The Great Recession 10 years ago destroyed a lot of businesses, but in the dusty desert southwest of Maricopa, it helped start one.
Glenn Hunter was ready to retire and enjoy time with his wife, Lea, and his horse, Sonny, at their rural property.
When their neighbors fell behind on mortgage payments and began to lose their homes, the neighbors asked if they could board their horses with the Hunters. Glenn and Lea agreed, and before they realized it, they were running a horse boarding business.
“This wasn’t supposed to happen,” Glenn said. “It just did, because we have friends that we care about, and we care about their horses.”
Then it grew. The Hunters added “colt starting,” or training young horses. Then came horse riding lessons. Their property is surrounded by thousands of acres of public land, so they offered trail rides. People from around the word still come by to enjoy a 2½- or 4-hour stroll through wilderness on a docile horse.
“Nobody’s ever been hurt out here,” Glenn said.
Eventually, the couple named the operation Hangin’ Saddle Ranch. While there are other horse boarding operations in the area, Hangin' Saddle Ranch is the only one that offers such a broad range of services.
On the day Pinal Ways visited, Glenn was in the house looking for bleach to clean the water barrels so green mold doesn’t form. He offered a firm handshake after answering the door while several working or retired ranch dogs barked. He looked the part of an old cowboy, with the hat, Wrangler jeans and skin that’s been wrinkled from hours working in the sun.
The Hunters own seven horses themselves and board more than 20 others. Lea handles scheduling and manages the operation. Glenn wakes up before the sun rises and spends the day feeding and watering animals and repairing the damage that horses at play cause to stalls, rails and water faucets.
“There’s always stuff to be fixed,” Lea said.
That’s in addition to the trail rides and riding lessons he goes on. If a sick horse happens to keep the Hunters up at night, they might be running on two or three hours of sleep. Still the now-73-year-old former welder and auto body repairman found time to win 30 ribbons and 13 trophies with his show horse, Sonny, in 2014.
The hard work is worth it, the Hunters said, for the joy it brings people, especially children, when they develop a relationship with horses. It’s why he took his neighbors’ horses in 10 years ago.
“It’s hard for me to tell people no when it comes to their kids or their horses,” Glenn said.
As if they didn’t have enough going on, with boarding, colt starting, riding lessons and trail rides, they started a Junior Ranch Hands program.
It’s for kids who have been taking riding lessons, Lea said, “and they want to know more than how to ride a horse.”
It has a curriculum like you’d find in a classroom. A thick binder with papers and plastic tabs outlines each lesson.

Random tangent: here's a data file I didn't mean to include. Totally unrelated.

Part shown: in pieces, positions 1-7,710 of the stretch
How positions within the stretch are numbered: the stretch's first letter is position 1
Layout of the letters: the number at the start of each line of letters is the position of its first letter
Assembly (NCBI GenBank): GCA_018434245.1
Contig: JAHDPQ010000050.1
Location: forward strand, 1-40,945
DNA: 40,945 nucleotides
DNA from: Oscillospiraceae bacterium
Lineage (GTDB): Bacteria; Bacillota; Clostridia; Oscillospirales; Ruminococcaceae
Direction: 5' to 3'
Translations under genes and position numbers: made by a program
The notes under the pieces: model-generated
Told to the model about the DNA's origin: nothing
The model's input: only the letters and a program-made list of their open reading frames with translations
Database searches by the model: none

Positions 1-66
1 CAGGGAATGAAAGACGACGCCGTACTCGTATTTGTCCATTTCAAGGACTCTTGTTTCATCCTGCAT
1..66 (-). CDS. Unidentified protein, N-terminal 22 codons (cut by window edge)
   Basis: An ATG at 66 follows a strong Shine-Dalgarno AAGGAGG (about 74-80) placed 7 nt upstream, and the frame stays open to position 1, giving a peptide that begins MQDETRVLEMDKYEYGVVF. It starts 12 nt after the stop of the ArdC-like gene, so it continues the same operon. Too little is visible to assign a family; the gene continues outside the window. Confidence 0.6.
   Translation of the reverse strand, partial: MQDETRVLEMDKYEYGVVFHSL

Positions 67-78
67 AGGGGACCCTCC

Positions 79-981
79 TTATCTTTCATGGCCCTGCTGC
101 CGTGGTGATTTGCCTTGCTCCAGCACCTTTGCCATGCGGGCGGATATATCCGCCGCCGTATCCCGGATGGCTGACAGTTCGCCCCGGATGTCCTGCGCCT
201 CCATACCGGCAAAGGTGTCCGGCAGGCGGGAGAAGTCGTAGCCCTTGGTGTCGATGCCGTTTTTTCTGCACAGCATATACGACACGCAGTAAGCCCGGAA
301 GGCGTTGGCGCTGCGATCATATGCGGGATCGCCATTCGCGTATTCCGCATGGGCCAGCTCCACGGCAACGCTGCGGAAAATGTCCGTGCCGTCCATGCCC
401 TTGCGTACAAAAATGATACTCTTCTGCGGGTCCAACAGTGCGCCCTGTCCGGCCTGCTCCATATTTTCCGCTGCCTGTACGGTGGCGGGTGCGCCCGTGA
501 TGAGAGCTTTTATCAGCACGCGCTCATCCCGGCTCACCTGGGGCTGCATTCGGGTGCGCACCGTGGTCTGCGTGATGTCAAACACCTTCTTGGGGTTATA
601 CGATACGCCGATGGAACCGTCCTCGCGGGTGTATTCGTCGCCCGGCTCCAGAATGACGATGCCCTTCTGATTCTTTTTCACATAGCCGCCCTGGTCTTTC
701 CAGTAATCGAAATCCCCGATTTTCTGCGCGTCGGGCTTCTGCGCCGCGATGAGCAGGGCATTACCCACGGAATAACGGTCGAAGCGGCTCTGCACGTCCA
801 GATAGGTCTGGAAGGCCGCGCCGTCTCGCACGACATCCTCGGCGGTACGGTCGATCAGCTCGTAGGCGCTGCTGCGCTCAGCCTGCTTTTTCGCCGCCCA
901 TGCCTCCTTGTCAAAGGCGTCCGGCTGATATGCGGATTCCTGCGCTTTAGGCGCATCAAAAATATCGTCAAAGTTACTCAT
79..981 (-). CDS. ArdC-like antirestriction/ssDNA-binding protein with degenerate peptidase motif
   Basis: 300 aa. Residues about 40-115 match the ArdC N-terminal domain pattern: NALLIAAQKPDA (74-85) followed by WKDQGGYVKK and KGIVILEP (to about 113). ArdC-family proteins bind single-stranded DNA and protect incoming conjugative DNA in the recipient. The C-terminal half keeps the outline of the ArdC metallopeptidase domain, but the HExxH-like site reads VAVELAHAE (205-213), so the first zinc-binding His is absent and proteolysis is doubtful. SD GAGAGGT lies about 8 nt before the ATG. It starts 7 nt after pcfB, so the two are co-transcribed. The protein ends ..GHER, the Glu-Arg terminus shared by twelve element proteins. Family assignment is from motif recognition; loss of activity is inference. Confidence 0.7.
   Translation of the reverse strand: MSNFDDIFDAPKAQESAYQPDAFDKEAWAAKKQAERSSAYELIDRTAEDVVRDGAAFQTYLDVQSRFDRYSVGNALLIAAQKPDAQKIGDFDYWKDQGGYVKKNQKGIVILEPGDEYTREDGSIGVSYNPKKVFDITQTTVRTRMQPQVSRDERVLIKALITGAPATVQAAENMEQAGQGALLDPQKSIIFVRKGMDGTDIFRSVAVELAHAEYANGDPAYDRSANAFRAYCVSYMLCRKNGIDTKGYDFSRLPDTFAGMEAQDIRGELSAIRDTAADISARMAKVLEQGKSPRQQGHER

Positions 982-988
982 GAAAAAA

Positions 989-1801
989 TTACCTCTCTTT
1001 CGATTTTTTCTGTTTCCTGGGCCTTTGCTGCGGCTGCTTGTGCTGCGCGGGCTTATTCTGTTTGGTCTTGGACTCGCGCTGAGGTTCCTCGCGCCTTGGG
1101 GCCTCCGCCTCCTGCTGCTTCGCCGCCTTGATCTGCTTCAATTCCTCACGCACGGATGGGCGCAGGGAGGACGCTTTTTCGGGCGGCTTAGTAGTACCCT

“There’s a lot more talk than horseback riding,” Lea said.
Eight students meet at the ranch for 13 lessons, one every other week. The students must be at least 8, and they are usually children, although one student was 64.
In one lesson they learn about horse tack, including each piece’s purpose and what it’s called. They take it apart, clean it, and put it back together.
In another lesson, students learn how to take their horse’s temperature and vitals, what their breathing should sound like, what their belly should sound like, and whether their feet are OK.
A professional farrier spends some time with the students because, Lea said, if a horse’s hooves aren’t properly maintained, they can get sick and stop eating, “and then you’ve killed your horse.”
And if they don’t already have it, students learn respect.
“If you are told to do something the answer is not, ‘why?’” Lea said. “The answer is, ‘yes, ma’am.’ You can come back later and ask why. … If you’re in the arena and you tell them to do something and they ask why, that could get them hurt.”
Each session also includes a riding lesson and time spent doing a ranch chore, such as watering, cleaning out the barn or grooming. Each session lasts about two hours.
The Hunters’ work with children doesn’t end there. They teach around 30 girls and four or five boys regular riding lessons. And sometimes Glenn gets phone calls.
“We’ve been known to take on troubled kids, and the horse does change them,” he said.
One day Glenn got a call from a father who was worried about his young teenage daughter. She had been getting in trouble at school, and she was angry, bipolar and suicidal. Glenn was leery but invited the young girl out to the ranch.
“She actually started changing her attitude about a week after she was here,” Glenn said.
She wanted to ride Glenn’s black horse, but he wouldn’t let her — at first. The horse wasn’t “people friendly,” and Glenn was the only person who rode him.
After a few months of lessons, the girl persuaded Glenn to allow her to ride the horse, but with a warning.
“Here’s how you ride him. Listen to me or he will throw you to the ground and step on you,” Glenn told her. The student, Glenn said, “rode the way I told her to and she’s been riding ever since then.” | PW